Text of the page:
AFY cover image See all Activities for Youth

Creating the Community We Want With Group Agreements
Read It and Talk About It
Elizabeth Johnson, Education Director, Youth Communication

Group agreements are the norms that guide how participants interact with each other so that the space is safe and inclusive for everyone. Different from your program/agency’s “rules,” group agreements are created in a collaborative activity like the one described below. Engaging teens in this process generates their buy-in and deepens their sense of responsibility to ensuring safe space. We encourage you to do this activity after reading a Youth Communication story where the writer describes finding a sense of belonging, connection, and sense of safety in community space.

1. Explain that the goal of this activity is to develop a list of agreements that everyone can live with about sharing and learning together as a community.
2. Introduce brainstorming and explain that it is a process used in problem-solving to generate the maximum number of ideas for consideration. Here are some guidelines for consideration:

  • All ideas are accepted; every idea will be written down.

  • There should be no comments, either positive or negative, on any of the ideas presented.

  • Think about what others have suggested and use those ideas to get your brain moving along new lines.

3. Post up a large piece of blank white paper. Draw a circle in the middle, leaving a few inches between it and the edge of the paper.
4. Facilitate a group brainstorm with the following questions. Ask them one at a time, waiting for brainstorming to happen as described above, before introducing the next question:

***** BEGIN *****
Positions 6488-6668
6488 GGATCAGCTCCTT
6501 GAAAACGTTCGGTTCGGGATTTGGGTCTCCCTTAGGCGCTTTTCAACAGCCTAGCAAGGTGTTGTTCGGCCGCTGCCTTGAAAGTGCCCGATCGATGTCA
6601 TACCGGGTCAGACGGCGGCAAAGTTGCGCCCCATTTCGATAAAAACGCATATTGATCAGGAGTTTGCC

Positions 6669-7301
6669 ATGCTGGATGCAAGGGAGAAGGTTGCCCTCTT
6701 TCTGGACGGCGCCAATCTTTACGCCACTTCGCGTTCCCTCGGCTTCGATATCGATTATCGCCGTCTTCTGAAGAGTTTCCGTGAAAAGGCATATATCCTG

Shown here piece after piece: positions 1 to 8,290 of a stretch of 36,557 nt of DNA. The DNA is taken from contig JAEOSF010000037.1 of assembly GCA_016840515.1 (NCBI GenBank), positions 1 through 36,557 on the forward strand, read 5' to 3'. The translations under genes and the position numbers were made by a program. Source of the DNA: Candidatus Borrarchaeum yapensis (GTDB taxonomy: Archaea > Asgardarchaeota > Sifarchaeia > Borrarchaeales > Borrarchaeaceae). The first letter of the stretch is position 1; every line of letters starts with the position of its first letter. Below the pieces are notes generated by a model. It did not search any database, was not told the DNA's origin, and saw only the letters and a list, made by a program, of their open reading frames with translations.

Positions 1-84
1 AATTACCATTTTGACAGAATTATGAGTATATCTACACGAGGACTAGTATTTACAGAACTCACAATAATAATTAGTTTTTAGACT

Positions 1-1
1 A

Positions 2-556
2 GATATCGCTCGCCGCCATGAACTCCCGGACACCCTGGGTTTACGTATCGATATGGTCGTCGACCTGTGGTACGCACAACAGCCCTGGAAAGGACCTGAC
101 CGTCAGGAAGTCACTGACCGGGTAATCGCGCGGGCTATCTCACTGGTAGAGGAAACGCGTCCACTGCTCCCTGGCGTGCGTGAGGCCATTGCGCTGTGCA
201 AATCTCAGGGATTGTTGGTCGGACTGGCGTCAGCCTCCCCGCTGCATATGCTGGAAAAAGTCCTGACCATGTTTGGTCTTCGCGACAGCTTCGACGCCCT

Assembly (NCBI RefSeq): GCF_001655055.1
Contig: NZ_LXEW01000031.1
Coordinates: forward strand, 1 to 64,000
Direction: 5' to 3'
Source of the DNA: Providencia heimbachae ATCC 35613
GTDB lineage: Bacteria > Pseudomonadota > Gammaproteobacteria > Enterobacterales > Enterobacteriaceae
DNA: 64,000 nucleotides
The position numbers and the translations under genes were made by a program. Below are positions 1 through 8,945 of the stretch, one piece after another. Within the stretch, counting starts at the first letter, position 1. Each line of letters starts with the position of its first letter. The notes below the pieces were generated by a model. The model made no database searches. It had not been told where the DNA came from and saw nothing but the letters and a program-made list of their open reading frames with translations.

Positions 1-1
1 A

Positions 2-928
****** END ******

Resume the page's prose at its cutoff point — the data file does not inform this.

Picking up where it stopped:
• “How do we want it to feel like in our space together?” Write ideas INSIDE the circle.

  • “In order to feel that way, what kind of behaviors and actions do we want from ourselves and each other?” Write ideas INSIDE the circle.

  • “Next, what DON’T we want it to feel like in our space together?” Write ideas OUTSIDE the circle.

  • “What kinds of behaviors and actions do we NOT want from ourselves and each other?” Write ideas OUTSIDE the circle.

  • “Finally, look back at what is in the middle of the circle. Are there any new ideas you have about what kinds of behaviors we want in order to keep those things written outside of the circle from happening? (For example, if you said you don’t want to feel judged or stereotyped, then how should we talk with one another?)” Add any new ideas INSIDE the circle.

5. After the brainstorm, tell the group that everything outside of the circle is not going to come into our group. We’re leaving these feelings and behaviors “at the door.”
6. Focus the group on what is inside the circle. Going around the group, ask each teen to identify the top three ideas that are the most important to them. Draw a star next to each.
7. After everyone has shared what is most important to them in order for the group to feel safe and inclusive, transition to a new large piece of paper posted up titled “Group Agreements.”
8. Work together to create a list of the agreements this group believe are important enough to commit to as the norms everyone needs to follow when together in the group. Be sure to ask for revisions or objections before you settle on the final list, which will probably have 5-8 agreements. Below is a sample list you could make suggestions from (the group needs to feel safe for you, too):
  • Talk one at a time; one mic.

  • Avoid being judgmental.

  • Listen and discover, rather than give advice.

  • Be open and honest; speak your truth.

  • Share the talk space. Give everyone a chance to speak.

  • Don’t make fun of what other people say or do.

  • What’s said in here, stays in here.

  • Speak for yourself only, with “I”.

  • When you disagree, challenge the idea NOT the person.

  • Speak with respect about all people- no hate language or put downs.

Elizabeth Johnson
All Activites for Youth are created by Elizabeth Johnson, Youth Communication's Education Director. She specializes in social and emotional learning and literacy development and offers story-based professional services for educators. For more information, contact Elizabeth at or 212-279-0708 ext. 103.